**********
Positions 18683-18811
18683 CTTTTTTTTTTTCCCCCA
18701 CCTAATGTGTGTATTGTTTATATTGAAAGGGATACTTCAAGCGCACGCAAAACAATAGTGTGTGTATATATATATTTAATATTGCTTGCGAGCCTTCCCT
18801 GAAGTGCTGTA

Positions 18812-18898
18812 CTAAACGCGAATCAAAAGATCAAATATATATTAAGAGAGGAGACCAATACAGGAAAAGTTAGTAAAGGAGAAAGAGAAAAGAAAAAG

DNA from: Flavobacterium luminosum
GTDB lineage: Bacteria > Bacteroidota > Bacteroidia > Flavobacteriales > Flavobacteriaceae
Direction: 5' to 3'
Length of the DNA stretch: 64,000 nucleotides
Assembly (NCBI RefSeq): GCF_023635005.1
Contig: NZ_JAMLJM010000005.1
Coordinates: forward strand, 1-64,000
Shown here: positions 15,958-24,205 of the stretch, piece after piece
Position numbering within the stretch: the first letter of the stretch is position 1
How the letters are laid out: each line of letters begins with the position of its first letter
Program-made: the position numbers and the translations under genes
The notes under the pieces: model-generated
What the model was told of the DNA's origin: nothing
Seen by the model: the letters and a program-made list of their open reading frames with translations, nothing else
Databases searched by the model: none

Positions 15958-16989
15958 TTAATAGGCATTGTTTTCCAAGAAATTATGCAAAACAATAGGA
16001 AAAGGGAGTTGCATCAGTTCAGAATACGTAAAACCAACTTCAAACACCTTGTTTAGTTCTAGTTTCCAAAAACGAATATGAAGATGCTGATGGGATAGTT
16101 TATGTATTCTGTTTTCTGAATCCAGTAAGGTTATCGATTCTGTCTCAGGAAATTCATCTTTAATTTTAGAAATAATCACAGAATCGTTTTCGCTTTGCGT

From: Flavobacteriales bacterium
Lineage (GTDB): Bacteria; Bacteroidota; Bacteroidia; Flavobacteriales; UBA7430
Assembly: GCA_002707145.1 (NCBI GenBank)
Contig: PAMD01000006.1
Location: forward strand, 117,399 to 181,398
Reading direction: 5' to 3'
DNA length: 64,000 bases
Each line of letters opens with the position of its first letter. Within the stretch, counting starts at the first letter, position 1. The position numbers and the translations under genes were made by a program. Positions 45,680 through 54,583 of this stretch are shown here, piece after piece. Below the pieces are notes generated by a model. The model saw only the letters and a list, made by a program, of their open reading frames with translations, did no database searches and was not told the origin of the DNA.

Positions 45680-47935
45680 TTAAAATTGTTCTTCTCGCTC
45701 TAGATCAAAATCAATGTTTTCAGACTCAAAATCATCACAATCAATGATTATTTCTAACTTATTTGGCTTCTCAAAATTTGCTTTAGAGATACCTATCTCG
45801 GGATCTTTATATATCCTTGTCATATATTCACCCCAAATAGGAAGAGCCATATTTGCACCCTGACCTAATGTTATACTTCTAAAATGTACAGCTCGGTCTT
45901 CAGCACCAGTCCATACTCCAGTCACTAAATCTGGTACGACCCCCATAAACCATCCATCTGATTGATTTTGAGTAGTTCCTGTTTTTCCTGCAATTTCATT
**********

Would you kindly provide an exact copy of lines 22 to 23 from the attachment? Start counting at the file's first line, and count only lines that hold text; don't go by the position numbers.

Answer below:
Positions 15958-16989
15958 TTAATAGGCATTGTTTTCCAAGAAATTATGCAAAACAATAGGA